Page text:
A jury trial resulted in a verdict and judgment for plaintiff in error, which was reversed by the court of civil appeals, and section B of the commission of appeals recommended that the judgment of the court of civil appeals be affirmed.
The trial court charged the jury that the law required the exercise of ordinary care by plaintiff in error in his personal attention to Mrs. Lee, and also required the exercise of ordinary care by plaintiff in error in the selection of another physician for her. The trial court refused requests to charge that any negligence or lack of skill on the part of Dr. Hardin, resulting in injury to Mrs. Lee, was chargeable to plaintiff in
error, regardless of the care exercised by plaintiff in error in Dr. Hardin's selection.
The controlling question here is whether the action of the trial court was correct in giving and refusing these charges.
It is quite undeniable that defendant in error assented to plaintiff in error's own nonattendance on his wife. He admits that, when telephoned plaintiff in error's reasons for seeking to be released from treating his wife, his response was to urge haste in sending another physician. It is immaterial to the matter of plaintiff in error's liability for Dr. Hardin's negligence or lack of skill, under the issues joined herein, whether plaintiff in error represented Dr. Hardin to be his partner at the time he proposed sending him. No pleading was filed by defendant in error, alleging that Dr. Hardin was held out as plaintiff in error's partner, nor seeking to hold plaintiff in error liable as a partner with Dr. Hardin, nor seeking to recover any damages for any misrepresentation of Dr. Hardin's status
as a partner. So the question is, simply, What was plaintiff in error's duty, under the law, when defendant in error asked him to speedily despatch another physician to treat Mrs. Lee? To our minds this question admits of no answer save that the duty of plaintiff in error was to exercise ordinary care in the selection of the physician to be sent, as the jury was instructed by the trial court.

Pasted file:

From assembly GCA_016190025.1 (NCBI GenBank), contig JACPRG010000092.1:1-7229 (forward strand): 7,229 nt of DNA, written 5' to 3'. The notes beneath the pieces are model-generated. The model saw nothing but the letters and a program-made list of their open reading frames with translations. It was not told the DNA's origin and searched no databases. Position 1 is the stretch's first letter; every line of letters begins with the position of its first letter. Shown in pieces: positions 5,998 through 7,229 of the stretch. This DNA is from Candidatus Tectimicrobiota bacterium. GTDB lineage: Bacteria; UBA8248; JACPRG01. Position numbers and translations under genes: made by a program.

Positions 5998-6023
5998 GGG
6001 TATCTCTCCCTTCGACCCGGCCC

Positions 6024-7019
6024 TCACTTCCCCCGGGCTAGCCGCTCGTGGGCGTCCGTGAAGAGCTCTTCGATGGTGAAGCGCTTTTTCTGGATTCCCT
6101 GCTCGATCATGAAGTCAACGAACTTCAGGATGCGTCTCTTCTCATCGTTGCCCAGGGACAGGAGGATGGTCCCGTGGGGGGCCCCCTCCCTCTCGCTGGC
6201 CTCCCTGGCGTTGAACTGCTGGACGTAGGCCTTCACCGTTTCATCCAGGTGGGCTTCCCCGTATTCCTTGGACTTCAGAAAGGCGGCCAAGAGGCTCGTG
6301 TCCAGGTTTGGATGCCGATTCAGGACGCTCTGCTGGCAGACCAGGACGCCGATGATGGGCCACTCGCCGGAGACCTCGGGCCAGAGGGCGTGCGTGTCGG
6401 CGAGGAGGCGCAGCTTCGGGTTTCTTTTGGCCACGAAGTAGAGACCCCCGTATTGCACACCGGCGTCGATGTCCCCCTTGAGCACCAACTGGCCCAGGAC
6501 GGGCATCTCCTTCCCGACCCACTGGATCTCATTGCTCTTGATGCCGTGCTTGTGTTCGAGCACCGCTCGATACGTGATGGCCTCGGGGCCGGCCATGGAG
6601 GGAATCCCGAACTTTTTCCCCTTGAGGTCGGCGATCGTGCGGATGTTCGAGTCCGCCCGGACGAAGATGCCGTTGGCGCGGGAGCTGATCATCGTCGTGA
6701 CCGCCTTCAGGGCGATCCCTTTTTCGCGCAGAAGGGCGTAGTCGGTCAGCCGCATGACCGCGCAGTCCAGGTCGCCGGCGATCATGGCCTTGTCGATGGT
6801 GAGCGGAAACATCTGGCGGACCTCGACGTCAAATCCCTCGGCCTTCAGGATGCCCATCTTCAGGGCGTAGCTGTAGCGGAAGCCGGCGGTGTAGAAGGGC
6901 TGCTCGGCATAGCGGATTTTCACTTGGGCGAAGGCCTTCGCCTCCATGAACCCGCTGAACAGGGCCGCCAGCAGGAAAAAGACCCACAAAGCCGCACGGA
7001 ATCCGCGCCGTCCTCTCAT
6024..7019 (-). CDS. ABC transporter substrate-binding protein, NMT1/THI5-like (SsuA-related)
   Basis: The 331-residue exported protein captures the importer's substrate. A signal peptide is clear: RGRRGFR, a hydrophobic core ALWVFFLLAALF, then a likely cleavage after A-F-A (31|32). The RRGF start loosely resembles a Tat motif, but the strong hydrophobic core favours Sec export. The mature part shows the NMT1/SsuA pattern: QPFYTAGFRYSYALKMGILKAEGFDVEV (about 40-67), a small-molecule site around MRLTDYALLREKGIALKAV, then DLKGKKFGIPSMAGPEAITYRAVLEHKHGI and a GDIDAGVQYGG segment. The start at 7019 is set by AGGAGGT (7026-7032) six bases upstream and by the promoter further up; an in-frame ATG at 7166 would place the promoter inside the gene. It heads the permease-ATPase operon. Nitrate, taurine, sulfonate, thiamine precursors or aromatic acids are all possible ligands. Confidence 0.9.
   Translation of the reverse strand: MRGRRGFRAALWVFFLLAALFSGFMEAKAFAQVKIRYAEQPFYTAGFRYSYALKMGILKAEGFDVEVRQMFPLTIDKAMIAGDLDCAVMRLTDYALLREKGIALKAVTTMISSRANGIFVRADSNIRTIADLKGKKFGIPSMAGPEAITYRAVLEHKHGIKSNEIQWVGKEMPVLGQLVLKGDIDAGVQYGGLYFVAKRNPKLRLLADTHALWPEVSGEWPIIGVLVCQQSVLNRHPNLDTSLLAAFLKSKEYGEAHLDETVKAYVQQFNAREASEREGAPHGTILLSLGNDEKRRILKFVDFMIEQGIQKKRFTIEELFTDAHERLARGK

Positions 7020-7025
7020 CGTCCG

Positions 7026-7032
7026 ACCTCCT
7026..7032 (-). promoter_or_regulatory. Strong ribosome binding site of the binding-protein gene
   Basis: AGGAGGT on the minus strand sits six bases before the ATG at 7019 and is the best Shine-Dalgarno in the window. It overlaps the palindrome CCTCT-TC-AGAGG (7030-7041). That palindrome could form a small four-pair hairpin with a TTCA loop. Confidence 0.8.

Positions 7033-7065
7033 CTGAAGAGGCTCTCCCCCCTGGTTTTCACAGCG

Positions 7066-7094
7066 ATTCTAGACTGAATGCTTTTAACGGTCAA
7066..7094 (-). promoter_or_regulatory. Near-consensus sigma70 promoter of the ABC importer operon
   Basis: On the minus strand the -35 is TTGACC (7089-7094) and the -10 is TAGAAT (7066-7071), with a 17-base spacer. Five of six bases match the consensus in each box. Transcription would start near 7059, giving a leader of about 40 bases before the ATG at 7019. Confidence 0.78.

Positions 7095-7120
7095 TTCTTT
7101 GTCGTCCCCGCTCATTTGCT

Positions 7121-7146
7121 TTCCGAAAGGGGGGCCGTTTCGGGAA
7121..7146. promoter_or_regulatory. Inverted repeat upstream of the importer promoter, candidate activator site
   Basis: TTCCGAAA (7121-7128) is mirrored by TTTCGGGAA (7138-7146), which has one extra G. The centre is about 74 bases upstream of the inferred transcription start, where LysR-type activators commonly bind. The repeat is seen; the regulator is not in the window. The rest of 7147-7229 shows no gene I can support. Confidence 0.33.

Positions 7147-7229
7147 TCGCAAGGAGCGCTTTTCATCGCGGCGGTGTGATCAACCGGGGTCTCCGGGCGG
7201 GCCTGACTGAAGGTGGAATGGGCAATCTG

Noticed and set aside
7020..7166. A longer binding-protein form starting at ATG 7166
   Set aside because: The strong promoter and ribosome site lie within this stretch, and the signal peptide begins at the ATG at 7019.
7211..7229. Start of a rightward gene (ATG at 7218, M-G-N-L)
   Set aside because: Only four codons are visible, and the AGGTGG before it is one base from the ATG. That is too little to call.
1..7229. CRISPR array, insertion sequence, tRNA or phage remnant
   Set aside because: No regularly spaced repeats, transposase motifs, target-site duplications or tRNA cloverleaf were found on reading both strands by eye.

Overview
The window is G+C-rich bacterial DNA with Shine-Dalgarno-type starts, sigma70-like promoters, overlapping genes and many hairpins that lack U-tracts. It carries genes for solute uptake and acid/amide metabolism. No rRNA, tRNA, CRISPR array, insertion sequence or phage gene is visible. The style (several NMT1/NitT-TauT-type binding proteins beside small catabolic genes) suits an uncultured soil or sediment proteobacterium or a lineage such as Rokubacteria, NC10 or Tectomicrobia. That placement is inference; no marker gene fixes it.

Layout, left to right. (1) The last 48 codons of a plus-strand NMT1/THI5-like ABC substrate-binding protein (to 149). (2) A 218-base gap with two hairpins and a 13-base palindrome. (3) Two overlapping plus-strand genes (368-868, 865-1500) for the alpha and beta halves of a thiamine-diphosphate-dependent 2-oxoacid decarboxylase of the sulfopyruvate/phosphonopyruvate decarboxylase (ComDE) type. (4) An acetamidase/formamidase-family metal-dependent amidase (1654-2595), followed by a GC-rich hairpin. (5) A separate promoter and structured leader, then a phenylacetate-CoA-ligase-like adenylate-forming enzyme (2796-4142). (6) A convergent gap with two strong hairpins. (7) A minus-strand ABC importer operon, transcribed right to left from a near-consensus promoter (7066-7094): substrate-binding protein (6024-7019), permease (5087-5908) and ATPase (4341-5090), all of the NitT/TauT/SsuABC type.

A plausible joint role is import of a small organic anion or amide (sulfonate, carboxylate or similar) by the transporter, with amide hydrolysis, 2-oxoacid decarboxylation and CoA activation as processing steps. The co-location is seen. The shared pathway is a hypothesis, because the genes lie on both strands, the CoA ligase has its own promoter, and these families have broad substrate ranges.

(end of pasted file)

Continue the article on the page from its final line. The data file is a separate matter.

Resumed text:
Physician-care in selecting substitute.
The opinion in Texas C. R. Co. v. Zumwalt, 103 Tex. 607, 30 L.R.A. (N.S.) 1206, 132 S. W. 113, declared that where a railroad company furnished an employee with a physician, the railroad company would not be held liable for the physician's negligence unless, in treating the employee, he was the agent of the railroad company. No more can plaintiff in error be held liable for Dr. Hardin's negligence or lack of
In the leading case of Cunningham v. International R. Co. 51 Tex. 510, 511, 32 Am. Rep. 632, it is said: "The true test
which to determine whether one who renders service to another does so as a contractor, or not, is to ascer tain whether he renders the service in the course of an independent occupation, representing the will of his employer only as to the result of the work, and not as to the means by which it is accomplished.' Shearm. & Redf. Neg. §§ 76-79; 1 Redfield, Railways, 505; Pack v. New York, 8 N. Y. 222. It is now the well-established doctrine in Europe, and the generally prevailing rule in this country, that the ordinary relation of principal and agent, and master and servant, does not subsist in the case of an independent employee or contractor who is not under the immediate direction of the employer."